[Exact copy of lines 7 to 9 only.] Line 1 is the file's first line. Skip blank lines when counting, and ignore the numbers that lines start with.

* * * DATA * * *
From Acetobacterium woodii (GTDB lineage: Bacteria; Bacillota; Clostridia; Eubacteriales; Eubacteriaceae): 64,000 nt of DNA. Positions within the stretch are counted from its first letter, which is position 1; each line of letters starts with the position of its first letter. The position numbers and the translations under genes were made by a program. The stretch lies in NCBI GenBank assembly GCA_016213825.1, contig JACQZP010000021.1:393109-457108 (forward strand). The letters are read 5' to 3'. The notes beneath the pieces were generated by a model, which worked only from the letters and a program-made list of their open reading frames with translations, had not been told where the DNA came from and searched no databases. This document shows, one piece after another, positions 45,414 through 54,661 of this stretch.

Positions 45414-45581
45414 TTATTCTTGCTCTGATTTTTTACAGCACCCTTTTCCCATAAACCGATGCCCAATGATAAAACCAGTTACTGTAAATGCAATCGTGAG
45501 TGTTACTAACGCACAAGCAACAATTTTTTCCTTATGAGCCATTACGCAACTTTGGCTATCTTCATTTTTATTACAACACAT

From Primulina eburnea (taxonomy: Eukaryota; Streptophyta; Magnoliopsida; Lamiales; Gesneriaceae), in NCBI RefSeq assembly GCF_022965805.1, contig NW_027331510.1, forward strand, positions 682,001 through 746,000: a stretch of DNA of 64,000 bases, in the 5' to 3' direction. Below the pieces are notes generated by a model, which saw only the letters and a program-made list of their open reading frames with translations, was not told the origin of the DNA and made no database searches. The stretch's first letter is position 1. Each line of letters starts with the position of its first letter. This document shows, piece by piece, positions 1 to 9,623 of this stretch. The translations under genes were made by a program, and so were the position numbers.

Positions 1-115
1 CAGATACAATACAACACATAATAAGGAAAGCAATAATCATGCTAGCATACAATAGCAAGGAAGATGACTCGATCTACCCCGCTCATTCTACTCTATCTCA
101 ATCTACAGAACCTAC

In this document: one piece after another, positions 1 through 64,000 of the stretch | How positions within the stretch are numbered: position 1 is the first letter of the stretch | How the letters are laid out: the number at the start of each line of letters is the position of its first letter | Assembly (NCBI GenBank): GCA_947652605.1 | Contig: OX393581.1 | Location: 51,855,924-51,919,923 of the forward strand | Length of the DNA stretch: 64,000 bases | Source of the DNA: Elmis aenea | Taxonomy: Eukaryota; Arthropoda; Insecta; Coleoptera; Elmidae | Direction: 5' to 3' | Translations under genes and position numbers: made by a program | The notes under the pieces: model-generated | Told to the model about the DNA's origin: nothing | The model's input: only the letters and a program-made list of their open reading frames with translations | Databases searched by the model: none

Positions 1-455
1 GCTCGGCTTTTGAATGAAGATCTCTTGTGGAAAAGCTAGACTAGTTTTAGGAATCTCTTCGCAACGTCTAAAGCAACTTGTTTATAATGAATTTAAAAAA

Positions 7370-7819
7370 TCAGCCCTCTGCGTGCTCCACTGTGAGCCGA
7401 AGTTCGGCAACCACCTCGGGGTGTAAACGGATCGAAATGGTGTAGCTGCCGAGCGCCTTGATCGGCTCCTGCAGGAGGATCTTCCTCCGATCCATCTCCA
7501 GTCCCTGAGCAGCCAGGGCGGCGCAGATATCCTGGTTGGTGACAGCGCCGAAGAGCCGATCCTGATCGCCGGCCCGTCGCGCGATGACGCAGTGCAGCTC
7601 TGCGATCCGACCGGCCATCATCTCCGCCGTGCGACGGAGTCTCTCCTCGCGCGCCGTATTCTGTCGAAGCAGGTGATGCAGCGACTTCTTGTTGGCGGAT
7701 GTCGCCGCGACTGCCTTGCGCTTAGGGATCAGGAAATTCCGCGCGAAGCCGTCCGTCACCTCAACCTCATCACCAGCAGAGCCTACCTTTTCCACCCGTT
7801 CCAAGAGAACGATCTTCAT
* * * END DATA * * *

1 CAGATACAATACAACACATAATAAGGAAAGCAATAATCATGCTAGCATACAATAGCAAGGAAGATGACTCGATCTACCCCGCTCATTCTACTCTATCTCA
101 ATCTACAGAACCTAC

In this document: one piece after another, positions 1 through 64,000 of the stretch | How positions within the stretch are numbered: position 1 is the first letter of the stretch | How the letters are laid out: the number at the start of each line of letters is the position of its first letter | Assembly (NCBI GenBank): GCA_947652605.1 | Contig: OX393581.1 | Location: 51,855,924-51,919,923 of the forward strand | Length of the DNA stretch: 64,000 bases | Source of the DNA: Elmis aenea | Taxonomy: Eukaryota; Arthropoda; Insecta; Coleoptera; Elmidae | Direction: 5' to 3' | Translations under genes and position numbers: made by a program | The notes under the pieces: model-generated | Told to the model about the DNA's origin: nothing | The model's input: only the letters and a program-made list of their open reading frames with translations | Databases searched by the model: none